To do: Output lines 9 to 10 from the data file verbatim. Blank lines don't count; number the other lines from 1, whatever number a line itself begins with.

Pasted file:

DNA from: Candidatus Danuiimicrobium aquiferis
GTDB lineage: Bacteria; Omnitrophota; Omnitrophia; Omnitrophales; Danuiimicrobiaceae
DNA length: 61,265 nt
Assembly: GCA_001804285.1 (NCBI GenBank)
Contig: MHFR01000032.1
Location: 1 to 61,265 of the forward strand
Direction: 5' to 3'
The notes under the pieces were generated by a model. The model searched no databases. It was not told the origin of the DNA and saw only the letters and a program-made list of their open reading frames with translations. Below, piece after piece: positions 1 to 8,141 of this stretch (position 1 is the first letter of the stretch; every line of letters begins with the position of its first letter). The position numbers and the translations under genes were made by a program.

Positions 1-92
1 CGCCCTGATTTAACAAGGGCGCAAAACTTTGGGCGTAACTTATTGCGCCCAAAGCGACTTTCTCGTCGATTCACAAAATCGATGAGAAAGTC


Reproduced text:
Positions 1-92
1 CGCCCTGATTTAACAAGGGCGCAAAACTTTGGGCGTAACTTATTGCGCCCAAAGCGACTTTCTCGTCGATTCACAAAATCGATGAGAAAGTC